Volatility continues in grain markets

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If there is one thing to talk about in the grain markets, it is volatility.

Grains have traded over wide ranges in short periods of time, even when we had to hunt for a reason for prices to change. Blame it on the stock markets, blame it on USDA reports, blame it on the phase of the moon. Prices have moved around.

Lately, the trend has been sharply higher, and the long weekend helped that trend in the corn markets. March Chicago corn futures gained 7 cents in the Sunday-Monday overnight trading. That is only part of the story, however.

Friday to Monday morning, we have had a 42-cent range. Friday, the market did not know how to lean over the long weekend, and was very weak for awhile. It ended on a positive note and has continued that.

Now and then

March futures before the open Monday are at 4.07, after a foray in early December to 3.05-1/2. That is pretty sick after a June high over $8 on the March, but that was then and this is now.

Then, we wondered where all the ethanol corn would come from. Now, we wonder where the financing comes from to keep the ethanol plants open.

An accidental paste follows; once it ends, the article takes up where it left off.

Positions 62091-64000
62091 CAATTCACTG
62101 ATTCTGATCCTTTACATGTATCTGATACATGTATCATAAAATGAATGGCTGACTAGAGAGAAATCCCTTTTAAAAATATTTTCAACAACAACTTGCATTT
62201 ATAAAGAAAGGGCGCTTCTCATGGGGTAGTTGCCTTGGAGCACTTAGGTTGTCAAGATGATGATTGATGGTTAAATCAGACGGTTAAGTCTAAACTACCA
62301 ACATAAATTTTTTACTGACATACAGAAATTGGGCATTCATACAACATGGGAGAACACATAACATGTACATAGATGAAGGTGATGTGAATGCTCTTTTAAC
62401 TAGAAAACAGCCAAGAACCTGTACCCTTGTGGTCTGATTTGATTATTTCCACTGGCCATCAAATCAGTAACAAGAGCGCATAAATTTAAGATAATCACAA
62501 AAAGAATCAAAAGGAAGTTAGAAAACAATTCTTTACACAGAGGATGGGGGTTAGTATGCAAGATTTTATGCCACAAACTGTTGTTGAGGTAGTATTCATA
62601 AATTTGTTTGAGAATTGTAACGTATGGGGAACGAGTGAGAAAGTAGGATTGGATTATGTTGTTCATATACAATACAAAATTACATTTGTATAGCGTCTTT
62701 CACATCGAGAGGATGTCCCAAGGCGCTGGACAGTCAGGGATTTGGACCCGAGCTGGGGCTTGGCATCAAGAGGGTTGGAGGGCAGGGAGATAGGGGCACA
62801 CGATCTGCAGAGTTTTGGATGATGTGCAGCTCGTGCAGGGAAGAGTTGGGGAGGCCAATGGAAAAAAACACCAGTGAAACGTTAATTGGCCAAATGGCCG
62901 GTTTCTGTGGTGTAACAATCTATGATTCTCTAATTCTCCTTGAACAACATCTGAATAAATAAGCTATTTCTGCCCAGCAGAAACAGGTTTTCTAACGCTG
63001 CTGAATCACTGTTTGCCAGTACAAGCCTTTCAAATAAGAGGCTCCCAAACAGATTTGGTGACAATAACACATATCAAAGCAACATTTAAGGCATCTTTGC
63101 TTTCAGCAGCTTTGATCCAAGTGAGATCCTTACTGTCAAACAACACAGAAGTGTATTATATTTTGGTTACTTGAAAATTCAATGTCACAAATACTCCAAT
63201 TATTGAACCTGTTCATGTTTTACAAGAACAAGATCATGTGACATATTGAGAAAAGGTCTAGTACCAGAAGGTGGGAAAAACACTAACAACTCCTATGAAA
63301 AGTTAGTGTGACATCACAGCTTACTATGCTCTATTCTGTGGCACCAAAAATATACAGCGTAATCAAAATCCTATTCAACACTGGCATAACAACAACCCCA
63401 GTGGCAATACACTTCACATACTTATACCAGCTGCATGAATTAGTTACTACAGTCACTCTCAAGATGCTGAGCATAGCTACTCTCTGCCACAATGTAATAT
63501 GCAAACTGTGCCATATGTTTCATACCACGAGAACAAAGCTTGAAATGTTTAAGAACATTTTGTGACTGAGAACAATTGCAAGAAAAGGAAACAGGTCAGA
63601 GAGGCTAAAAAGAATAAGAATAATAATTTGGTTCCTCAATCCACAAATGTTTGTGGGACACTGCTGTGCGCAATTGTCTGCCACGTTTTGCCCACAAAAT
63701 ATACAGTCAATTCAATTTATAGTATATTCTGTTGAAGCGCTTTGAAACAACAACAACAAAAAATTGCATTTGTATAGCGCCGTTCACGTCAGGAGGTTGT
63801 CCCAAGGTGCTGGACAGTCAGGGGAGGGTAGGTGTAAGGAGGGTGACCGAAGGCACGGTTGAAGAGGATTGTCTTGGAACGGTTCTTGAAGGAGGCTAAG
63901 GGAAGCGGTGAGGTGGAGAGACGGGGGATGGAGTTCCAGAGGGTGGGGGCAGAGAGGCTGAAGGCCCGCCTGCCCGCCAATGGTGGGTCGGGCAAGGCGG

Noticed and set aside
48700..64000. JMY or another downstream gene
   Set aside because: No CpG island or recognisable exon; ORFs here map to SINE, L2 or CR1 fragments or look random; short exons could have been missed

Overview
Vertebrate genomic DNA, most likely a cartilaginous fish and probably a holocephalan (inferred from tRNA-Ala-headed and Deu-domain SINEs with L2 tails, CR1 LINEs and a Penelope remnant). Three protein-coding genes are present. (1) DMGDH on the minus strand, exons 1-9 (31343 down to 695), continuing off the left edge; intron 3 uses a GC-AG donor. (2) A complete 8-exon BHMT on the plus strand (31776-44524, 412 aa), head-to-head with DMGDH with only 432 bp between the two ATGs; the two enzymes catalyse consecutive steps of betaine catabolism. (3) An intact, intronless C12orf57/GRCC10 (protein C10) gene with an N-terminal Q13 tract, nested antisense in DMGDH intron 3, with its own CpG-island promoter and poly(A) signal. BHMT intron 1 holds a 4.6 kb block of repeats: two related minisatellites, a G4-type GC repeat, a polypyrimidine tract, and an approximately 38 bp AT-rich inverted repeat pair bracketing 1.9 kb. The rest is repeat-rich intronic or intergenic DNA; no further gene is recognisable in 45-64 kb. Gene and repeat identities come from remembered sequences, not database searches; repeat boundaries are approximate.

Then, the farmers were lining up to contract with the ethanol plants. Now, the farmers are calling local elevators to use them as the middlemen to the ethanol plants so they know they get paid.

So, it is a different ball game now, and we are trying to find direction from here.

Holding on

Just when we thought the lows were in, the USDA reports last week gave us reason for low prices again. The good news is, that we dipped, but the old lows are still a long way away.

Higher crop production numbers contributed to a limit-down move, but now we have digested the news. If bad news cannot make the market go down more than that, then the December 5 or so lows have held.

The rebound on corn is two-thirds or so of the recent dip. The recent high was 4.27, and that does not seem so far away when we are at 4.07 instead of the 3.58 of last week.

Now, we are not so far away from the most critical news of the year, which is the Planting Intentions Report of March 31.

After that we can worry about weather.

About the Author

Marlin Clark trades producer and elevator grain from an office near Andover, Ohio for Town & Country Co-op. You can reach him for comment at 440-293-4055. More Stories by Marlin Clark

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